South Africans are getting poorer as wage increases lag behind inflation as the “Great Resignation” trend continues to grip employers
28 Apr, 2023

René Richter, Managing Director of Remchannel (Pty) Ltd


South African employers expect to award wage increases of 4% to 6% in the next 12-month period, which is substantially below the current 7% inflation rate, denting employee disposable income and placing pressure on companies to find new ways to keep staff engaged and retain critical skills.


According to René Richter, Managing Director of Remchannel, the findings from the bi-annual Salary and Wage Movement Survey Report released today show employees are taking financial strain.


The report is based on the data submitted by 65 organisations. The internet-based survey sample represents a broad cross-section of companies spanning a wide range of economic sectors; 64.6% of the sample is represented by unlisted companies, listed companies represent 27.7% and quasi-government or government sectors represent 7.7%. An analysis of the employee categories under review includes Executive, Management, General Staff and Unionised Staff, totalling 343,097.


Richter said the economic climate had continued its downward trajectory, with the GDP contraction expected to be 0.4% for the first quarter of this year. This situation has been characterised by sustained load-shedding, significantly impacting the economy. Increased downtime and costs associated with alternative energy supply have escalated production costs and adversely affected revenues and profitability.


“Invariably, South African households are under pressure with the vast majority of “blue collar” employees becoming poorer. If households want to climb out of this rut and gain more wealth, their income must increase at least by more than the consumer price inflation (CPI) rate,” she noted.


Organisations inevitably have tightened their belts to curb costs, which has impacted the salary increases granted to employees being substantially below inflation.  At the same time, talent and specialist skills are scarce, and previously disadvantaged individual (PDI) categories attract a premium.


‘Great Resignation’ still prevails 


Richter believes that while there has been less hype about the great resignation now that the pandemic is considered over, it is most certainly not disappearing. The survey suggests that organisations lose much experience and accumulated knowledge when employees leave.


She noted that according to the survey, labour turnover averaged 16.6% and that one of the salient survey findings is that labour turnover ascribed to resignations was 41.22%. In South Africa, the ‘great resignation’ is ring-fenced in the professional and specialist roles of scarce skills in the market.


Companies can do much more to quantify and contain costs and examine and curtail the high labour turnover.


“It remains a concern that companies are not recording and analysing the reasons for their labour turnover or more dedicated to measuring the costs related to staff terminations and the subsequent replacement and recruitment of staff,” said Richter.


Of the 16.6% turnover rate, the two sectors with the highest resignation rates are Financial Services (65.31%) and Information and Communications Technology (55.81%). This is followed by FMCG/Retail/Consumer Manufacturing (34%) and the Mining/Technical Other/ Manufacturing sector (26.2%). The disciplines with the highest turnover are Sales/Marketing at 34.4%, followed by Human Resources at 19.6%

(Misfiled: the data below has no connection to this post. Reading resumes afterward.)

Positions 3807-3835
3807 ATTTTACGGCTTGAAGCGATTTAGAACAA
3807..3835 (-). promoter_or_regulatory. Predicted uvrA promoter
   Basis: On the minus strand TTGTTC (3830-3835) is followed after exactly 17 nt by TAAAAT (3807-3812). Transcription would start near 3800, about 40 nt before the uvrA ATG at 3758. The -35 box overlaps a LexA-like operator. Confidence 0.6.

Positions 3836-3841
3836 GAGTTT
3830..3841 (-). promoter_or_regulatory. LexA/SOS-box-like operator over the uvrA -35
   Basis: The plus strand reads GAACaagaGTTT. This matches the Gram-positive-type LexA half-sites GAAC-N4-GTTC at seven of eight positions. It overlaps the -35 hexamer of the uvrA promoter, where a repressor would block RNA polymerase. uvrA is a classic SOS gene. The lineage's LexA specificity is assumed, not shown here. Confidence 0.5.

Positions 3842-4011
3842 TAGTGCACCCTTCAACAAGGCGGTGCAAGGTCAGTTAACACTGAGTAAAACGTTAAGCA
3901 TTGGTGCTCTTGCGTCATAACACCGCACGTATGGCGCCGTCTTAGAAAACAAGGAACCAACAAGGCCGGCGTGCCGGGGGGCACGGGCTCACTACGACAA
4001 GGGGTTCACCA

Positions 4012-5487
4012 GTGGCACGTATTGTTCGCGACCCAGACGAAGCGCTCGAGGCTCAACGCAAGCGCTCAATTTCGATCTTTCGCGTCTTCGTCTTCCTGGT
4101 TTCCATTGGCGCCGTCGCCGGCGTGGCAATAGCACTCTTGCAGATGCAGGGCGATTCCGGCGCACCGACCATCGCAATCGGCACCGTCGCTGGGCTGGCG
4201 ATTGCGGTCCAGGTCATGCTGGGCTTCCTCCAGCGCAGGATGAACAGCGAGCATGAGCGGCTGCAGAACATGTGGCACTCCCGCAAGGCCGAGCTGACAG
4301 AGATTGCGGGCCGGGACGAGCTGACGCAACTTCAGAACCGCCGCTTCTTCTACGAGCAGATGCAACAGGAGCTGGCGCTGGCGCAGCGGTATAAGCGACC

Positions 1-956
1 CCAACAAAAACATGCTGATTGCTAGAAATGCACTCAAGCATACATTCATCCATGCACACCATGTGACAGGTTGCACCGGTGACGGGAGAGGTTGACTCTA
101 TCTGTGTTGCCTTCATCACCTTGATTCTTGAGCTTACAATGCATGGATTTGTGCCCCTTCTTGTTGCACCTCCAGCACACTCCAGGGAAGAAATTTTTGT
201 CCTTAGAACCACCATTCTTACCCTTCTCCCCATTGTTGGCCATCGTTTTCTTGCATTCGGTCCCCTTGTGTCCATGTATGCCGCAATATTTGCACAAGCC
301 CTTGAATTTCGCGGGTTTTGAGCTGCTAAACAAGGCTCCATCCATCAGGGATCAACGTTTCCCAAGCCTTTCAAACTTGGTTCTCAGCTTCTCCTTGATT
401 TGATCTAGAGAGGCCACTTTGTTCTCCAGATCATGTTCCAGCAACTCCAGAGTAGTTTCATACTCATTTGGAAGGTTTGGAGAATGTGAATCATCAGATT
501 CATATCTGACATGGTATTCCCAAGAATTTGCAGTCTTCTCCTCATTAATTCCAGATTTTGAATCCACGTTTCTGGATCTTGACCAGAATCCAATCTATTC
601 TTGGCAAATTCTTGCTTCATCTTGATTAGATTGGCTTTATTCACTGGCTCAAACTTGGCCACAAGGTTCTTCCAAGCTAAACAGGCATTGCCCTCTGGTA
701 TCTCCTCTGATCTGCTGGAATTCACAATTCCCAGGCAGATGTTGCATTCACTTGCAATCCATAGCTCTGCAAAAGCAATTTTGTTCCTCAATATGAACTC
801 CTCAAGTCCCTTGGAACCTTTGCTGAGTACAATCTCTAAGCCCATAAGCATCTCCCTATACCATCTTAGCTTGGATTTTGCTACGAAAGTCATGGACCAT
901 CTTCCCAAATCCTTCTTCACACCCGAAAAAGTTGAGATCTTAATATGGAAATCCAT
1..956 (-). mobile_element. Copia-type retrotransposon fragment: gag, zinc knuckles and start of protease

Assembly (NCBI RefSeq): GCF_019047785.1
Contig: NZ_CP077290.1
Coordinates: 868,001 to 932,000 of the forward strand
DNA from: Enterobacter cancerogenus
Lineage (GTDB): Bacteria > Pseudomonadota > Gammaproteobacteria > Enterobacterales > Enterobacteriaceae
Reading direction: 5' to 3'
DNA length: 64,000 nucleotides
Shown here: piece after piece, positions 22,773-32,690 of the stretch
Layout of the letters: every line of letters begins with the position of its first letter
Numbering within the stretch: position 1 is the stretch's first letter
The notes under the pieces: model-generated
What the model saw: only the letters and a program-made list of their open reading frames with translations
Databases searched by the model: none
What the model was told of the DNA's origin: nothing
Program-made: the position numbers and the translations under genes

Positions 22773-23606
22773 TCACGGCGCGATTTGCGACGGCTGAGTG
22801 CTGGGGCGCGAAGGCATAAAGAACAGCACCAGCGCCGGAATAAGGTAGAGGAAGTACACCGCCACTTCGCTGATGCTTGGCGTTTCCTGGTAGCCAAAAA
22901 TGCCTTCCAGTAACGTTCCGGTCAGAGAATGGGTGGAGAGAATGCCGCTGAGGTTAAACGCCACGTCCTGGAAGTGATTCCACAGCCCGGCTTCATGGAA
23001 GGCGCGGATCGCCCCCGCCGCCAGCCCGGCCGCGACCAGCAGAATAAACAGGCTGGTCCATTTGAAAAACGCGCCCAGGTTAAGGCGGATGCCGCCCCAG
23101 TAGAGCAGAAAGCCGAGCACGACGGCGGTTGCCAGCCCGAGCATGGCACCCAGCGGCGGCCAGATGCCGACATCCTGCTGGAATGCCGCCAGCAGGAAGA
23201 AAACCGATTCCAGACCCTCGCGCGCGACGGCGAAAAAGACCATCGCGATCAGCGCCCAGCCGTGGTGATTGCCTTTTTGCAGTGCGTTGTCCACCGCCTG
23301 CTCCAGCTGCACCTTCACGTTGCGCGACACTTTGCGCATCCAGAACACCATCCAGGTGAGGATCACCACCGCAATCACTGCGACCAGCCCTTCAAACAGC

Richter said this untenable situation would force employers to reconsider their employee value proposition and retention policies to retain their brightest staff. Among the push factors as reasons for resignation include the following breakdown.


  • 44% of employees resigned due to better career prospects, higher remuneration and improved employment conditions;
  • 20% of employees experience burnout, stress, changing careers or emigrating; and
  • 9% experience a toxic workplace.


Traditionally the number one reason for the resignation has been better pay followed by better career opportunities and development. As employees are impacted by the lack of growth and their ability to meet their financial obligations, they are considering alternatives to maintain their standard of living.


Flexibility and mobility as a value proposition 


Richter said that another factor employers need to consider is that the pandemic transformed the world of work. Some 66% of employees want increased mobility and 63% more flexibility. Most employees also believe their productivity has increased in the work-from-home environment and enjoy a better work-life balance.


Employees and job seekers are prioritising how they want to structure their professional lives – frequently around their personal lives. When looking for jobs, they value personal success over professional wins.


Offering flexible work arrangements can involve a paradigm shift for organisations, especially smaller ones that may not have the critical mass of technology, budget, management and competitive flexibility necessary to make extensive use of flexible work arrangements.


“Employees want more flexibility and mobility, so employers must adopt a collaborative approach with their current and prospective employees when considering which work model: office-based, remote or hybrid, is an inherent requirement of the job,” she said.


“Whether through a remote or hybrid role, a flexible schedule, benefits that provide greater work-life harmony, or professional opportunities to keep employees engaged and fulfilled, employees quickly realise their work environment’s impact on their overall health and well-being,” Richter concluded.


Download the findings of the 2023 April Bi-annual Salary and Wage Movements Survey






@René Richter
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